Surface Water Quality in Coastal Watersheds Following the Woolsey Wildfire in California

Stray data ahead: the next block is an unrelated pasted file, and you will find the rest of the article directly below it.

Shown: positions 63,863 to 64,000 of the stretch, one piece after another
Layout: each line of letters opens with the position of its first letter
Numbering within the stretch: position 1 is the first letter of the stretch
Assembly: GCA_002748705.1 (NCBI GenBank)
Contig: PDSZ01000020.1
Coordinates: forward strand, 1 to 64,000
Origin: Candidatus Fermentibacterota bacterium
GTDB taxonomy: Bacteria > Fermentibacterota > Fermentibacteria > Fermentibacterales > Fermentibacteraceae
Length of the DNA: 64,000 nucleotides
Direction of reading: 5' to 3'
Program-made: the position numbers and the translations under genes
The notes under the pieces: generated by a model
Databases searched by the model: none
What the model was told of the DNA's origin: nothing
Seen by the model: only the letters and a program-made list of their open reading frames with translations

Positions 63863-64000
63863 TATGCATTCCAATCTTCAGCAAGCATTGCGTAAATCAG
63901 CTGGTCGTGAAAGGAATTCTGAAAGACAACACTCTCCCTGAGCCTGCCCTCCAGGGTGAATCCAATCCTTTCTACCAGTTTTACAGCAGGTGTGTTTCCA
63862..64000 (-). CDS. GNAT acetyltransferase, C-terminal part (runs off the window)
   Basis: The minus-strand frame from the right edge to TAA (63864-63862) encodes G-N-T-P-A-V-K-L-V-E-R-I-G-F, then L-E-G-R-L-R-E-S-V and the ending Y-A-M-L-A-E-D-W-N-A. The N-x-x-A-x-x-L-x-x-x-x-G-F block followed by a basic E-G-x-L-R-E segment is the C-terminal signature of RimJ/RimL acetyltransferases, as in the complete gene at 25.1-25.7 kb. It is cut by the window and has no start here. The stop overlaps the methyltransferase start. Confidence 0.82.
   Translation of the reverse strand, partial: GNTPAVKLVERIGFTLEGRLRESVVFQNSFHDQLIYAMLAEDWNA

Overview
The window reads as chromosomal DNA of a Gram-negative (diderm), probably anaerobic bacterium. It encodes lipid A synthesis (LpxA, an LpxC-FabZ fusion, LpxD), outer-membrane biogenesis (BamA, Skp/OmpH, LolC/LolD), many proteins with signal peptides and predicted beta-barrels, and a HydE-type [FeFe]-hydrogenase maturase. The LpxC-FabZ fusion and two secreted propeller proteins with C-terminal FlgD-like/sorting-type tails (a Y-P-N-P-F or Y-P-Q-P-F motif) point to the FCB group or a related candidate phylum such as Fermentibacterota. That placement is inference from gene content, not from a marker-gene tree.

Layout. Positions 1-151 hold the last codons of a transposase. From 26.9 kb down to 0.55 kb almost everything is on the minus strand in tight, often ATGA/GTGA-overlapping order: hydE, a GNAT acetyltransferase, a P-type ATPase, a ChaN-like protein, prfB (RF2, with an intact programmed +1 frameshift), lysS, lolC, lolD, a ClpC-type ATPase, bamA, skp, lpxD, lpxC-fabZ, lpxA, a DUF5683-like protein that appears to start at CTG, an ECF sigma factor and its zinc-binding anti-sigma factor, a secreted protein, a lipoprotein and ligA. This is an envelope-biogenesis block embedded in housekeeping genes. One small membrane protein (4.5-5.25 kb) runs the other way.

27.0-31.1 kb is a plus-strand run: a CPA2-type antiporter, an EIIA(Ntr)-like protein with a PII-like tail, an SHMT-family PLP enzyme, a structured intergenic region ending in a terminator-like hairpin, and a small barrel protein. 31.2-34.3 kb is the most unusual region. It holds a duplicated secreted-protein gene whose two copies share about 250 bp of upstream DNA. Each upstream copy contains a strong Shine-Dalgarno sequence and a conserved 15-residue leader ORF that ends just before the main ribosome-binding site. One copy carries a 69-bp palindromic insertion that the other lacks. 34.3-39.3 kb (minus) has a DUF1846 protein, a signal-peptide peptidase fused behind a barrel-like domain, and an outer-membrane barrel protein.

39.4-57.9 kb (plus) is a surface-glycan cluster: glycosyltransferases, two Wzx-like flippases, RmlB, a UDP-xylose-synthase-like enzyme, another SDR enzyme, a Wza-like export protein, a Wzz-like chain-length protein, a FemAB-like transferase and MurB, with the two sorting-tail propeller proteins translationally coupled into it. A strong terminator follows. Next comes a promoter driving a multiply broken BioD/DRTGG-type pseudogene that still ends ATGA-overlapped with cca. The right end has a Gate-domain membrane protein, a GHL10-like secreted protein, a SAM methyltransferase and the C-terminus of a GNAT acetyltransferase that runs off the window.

Wildfires can have significant impacts on watersheds, affecting hydrology, geomorphology, water quality, and urban infrastructure. Wildfires are increasing in number and severity in California, which has the potential to impact waterways not only within the burned area, but also further downstream and into coastal waters. Surface water quality after wildfires in areas with anthropogenic influences have documented increases in various metal pollutants such as lead, mercury, copper, and zinc, as well as nutrients, total suspended solids (TSS), and sediment. However, there is very little research on bacteria, specifically Escherichia coli (E. coli), following wildfires. This research focuses on the 2018 Woolsey Fire in Malibu, California, to understand the seasonal trends of pollutant levels for E. coli, nitrogen, phosphorus, TSS, and copper, as well as analyze the impacts of other factors such as land use, discharge, precipitation, and septic tank locations on contaminant loading. Water quality data from monitoring stations three years (2016-2018) prior to the Woolsey Fire and one year after the fire (2018-2019) for three watersheds (the Santa Monica Bay Watershed, the Malibu Creek Watershed, and the Upper Santa Clara River Watershed) were compared. The Santa Monica Bay (5 monitoring stations) and Malibu Creek (14 monitoring stations) watersheds were directly impacted by the Woolsey Fire and approximately half of the stations were located within a burned drainage area. The Upper Santa Clara River watershed (12 monitoring stations) was unaffected by the fire and is used as a control watershed. Three wet weather events and two dry weather events were sampled each year for each watershed. Baseline data for 2016-2018 for the watersheds are generally stable and are within five times the local E. coli water quality standard of 235 MPN/100mL, as designated by the Los Angeles Regional Water Quality Control Board. Preliminary results show that the Woolsey Fire contributed to substantial increases of bacteria levels during multiple storms following the fire compared to pre-fire conditions. E. coli levels reached up to 54,000 MPN/100mL in the Santa Monica Bay watershed after post-fire storm events, over 200 times larger than the E. coli standard. Ongoing work includes an additional year of monitoring data for 2019-2020 and a change point method to detect if shifts in pollutant concentrations due to the fire are statistically significant. This work has implications for managing coastal watersheds after fire and mitigating the impacts of contaminated waterways.